(5) Perhaps cabin luggage passengers will have to board first, and probably pay a fee for this service.

    Anyway, this development makes a review of our checklists essential. The knock-on effects, even if the current measures are only to be with us for a short while. Apart from the fall-off in sales at airport shops, luggage manufacturers are going to have a look at their designs - will the current "soft" designs stand up to the stresses of travelling as checked luggage????

    What do other interested readers think?

    Regards,

    Kibo Kid

  • #2
    Web-based work environment and laptops for rent.

    Originally posted by Kibo Kid
    Early suggestions on the BBC site include sending notebook/laptop etc by courier ahead of one's trip. I run a one-man independent management and commercial consultancy, so it looks like I will have to buy a second notebook; one would be sent by courier a few days before my departure, I would use the other for the remaining few days, then pack it into my checked luggage (lucky I bought a bigger hard shell case last year! Hint to others: hard shell is the optimum solution for checked luggage even though it is heavier).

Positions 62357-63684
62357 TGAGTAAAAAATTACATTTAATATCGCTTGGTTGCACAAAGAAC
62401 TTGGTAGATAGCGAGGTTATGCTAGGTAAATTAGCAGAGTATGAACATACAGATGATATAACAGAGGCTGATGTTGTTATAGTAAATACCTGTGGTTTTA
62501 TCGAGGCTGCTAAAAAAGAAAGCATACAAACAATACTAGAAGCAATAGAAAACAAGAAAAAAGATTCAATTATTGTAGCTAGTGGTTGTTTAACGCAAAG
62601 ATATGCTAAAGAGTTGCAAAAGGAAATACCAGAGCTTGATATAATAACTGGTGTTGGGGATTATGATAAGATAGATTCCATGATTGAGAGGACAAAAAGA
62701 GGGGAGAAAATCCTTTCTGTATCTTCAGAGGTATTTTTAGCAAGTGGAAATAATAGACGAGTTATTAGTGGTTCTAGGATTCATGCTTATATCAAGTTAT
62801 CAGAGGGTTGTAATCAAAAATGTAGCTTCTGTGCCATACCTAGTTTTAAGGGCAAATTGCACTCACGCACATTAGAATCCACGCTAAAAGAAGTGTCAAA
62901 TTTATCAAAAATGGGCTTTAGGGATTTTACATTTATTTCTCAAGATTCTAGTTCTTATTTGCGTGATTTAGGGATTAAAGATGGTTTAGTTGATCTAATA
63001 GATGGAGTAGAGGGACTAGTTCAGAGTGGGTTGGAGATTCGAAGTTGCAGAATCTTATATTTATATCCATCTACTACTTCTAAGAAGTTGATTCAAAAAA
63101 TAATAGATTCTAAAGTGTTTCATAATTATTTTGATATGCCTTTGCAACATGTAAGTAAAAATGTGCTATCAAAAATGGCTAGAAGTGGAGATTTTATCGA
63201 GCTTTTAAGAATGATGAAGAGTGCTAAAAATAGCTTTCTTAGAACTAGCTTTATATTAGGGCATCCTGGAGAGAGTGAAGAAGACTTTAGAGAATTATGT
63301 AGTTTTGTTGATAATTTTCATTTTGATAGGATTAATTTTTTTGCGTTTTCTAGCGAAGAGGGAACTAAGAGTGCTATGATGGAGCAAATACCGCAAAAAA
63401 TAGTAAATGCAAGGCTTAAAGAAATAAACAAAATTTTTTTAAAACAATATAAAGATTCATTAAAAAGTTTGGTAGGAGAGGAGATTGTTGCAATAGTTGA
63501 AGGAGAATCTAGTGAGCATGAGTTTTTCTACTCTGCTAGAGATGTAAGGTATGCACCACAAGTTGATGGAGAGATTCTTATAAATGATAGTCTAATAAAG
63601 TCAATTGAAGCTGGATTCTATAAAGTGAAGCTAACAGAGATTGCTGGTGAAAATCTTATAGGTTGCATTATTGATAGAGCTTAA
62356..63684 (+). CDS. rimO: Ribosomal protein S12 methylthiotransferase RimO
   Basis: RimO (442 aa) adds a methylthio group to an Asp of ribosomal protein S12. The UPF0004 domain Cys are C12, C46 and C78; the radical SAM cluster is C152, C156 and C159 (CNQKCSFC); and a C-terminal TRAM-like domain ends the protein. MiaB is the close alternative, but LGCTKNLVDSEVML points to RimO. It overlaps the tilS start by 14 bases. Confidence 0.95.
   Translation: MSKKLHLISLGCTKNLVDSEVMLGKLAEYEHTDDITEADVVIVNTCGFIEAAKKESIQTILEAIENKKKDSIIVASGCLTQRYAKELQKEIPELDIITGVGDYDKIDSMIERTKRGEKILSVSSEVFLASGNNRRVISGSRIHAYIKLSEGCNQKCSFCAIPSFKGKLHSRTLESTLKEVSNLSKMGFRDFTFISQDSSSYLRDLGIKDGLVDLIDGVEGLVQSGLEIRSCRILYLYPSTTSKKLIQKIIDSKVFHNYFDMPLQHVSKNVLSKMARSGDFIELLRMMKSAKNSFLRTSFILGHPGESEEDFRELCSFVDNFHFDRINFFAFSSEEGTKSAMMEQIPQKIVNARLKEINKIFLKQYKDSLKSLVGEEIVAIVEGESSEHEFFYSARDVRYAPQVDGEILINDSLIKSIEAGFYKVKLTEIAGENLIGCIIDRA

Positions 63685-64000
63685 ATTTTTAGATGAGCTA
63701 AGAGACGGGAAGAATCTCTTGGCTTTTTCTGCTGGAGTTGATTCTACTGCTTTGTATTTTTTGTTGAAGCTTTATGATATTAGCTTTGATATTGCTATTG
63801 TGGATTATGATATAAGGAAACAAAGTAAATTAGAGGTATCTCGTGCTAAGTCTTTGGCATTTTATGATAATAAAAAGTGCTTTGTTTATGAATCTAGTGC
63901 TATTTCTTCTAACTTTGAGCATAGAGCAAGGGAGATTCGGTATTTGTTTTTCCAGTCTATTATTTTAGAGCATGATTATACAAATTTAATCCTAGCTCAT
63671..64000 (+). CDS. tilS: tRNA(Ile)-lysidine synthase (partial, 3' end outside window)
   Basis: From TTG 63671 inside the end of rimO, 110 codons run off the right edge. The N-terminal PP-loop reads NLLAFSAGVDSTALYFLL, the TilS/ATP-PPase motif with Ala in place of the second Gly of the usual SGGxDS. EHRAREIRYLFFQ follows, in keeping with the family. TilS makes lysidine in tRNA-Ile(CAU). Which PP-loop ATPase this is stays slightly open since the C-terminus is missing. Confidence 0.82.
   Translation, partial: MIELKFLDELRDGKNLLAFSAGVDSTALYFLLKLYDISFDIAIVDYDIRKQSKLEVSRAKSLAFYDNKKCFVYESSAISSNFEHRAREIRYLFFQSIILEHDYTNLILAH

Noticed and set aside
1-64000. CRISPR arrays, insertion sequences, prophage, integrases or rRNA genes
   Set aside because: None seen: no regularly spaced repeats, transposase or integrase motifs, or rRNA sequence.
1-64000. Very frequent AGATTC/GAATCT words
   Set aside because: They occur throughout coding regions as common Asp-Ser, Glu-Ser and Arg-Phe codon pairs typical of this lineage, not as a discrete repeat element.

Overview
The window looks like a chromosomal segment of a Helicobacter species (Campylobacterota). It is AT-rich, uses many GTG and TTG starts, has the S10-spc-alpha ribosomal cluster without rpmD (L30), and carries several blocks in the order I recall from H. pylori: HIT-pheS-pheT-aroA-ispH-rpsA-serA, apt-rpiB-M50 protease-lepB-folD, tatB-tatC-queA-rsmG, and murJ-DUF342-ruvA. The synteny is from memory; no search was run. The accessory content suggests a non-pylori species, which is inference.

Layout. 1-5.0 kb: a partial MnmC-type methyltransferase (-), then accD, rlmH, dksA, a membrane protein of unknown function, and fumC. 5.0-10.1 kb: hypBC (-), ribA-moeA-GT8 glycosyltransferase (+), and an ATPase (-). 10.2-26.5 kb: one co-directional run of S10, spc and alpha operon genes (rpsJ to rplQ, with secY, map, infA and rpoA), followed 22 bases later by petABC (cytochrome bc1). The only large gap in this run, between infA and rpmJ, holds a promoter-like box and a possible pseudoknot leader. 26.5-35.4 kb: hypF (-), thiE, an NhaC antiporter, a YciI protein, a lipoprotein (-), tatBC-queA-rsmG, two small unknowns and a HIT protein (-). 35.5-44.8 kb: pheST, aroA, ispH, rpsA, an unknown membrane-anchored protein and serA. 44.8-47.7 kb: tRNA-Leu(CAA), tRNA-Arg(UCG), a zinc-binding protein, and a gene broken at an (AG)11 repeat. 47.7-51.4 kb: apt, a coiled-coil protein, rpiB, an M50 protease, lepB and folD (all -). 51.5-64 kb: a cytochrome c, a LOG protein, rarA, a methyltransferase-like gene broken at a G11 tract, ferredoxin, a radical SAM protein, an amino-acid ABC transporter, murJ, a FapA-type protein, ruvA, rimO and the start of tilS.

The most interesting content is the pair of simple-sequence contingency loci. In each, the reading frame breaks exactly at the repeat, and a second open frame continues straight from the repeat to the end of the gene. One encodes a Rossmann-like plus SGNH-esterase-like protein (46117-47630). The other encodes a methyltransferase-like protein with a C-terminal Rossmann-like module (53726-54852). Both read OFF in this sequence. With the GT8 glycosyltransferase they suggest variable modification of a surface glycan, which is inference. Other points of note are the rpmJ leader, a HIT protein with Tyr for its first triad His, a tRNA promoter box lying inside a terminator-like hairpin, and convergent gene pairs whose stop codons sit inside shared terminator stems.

It's time for web-based work environment and laptops for rent at your destination. No need to carry your hardware, software and data with you.

    Comment


    • #3
      I think we are all screwed as far as air travel goes. A colleague of mine suggested that the end point is planes full of completely naked passengers who have been knocked unconscious for the duration of each flight.

      Comment


      • #4
        Thankfully the US restriction only apply to liquids and gels. PC and other 'electronic' devises are still allowed ... subject to increased security.

        Given the UK situation, updating checklists is a good suggestion. Additionally, one should also look at updating insurance coverage for 'checked' items ... damage, loss and theft are still issues for checked baggage!

        On the suggestion of a preferred" status "idea which would allow passengers to take cabin luggage", there was serious talk after 9/11 (by various interest groups) for a TSA/FAA Preferred Traveller program. For a fee business travelers could be vetted and thus pass through a designated security gate with minimal inconvenience. While a lot of work was done on this proposal, it was ultimately vetoed by the Government. It is therefore unlikely that this type of program will resurrected any time soon.

        Our best hope is the a Government will analysis what it got out of this plot and make acceptable decisions re carry on baggage.

        In the meant time, update those checklists, give yourself plenty of time to check in and take up some form of mediation to remain relaxed.

        Comment


        • #5
          Originally posted by mcogilvie
          I think we are all screwed as far as air travel goes. A colleague of mine suggested that the end point is planes full of completely naked passengers who have been knocked unconscious for the duration of each flight.